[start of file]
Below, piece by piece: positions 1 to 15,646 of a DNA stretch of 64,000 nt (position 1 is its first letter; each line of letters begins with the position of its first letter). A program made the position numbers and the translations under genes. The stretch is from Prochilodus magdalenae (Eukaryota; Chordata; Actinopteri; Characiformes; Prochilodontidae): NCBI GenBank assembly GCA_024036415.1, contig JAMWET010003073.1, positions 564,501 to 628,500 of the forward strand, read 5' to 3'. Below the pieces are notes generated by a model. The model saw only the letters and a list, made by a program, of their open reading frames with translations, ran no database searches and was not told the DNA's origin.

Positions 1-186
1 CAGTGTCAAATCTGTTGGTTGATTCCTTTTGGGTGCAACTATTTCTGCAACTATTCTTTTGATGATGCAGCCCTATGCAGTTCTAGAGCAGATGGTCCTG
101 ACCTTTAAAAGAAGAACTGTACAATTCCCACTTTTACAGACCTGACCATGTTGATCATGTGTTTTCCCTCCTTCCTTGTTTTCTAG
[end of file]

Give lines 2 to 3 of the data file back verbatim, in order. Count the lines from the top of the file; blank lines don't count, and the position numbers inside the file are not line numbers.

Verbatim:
Positions 1-186
1 CAGTGTCAAATCTGTTGGTTGATTCCTTTTGGGTGCAACTATTTCTGCAACTATTCTTTTGATGATGCAGCCCTATGCAGTTCTAGAGCAGATGGTCCTG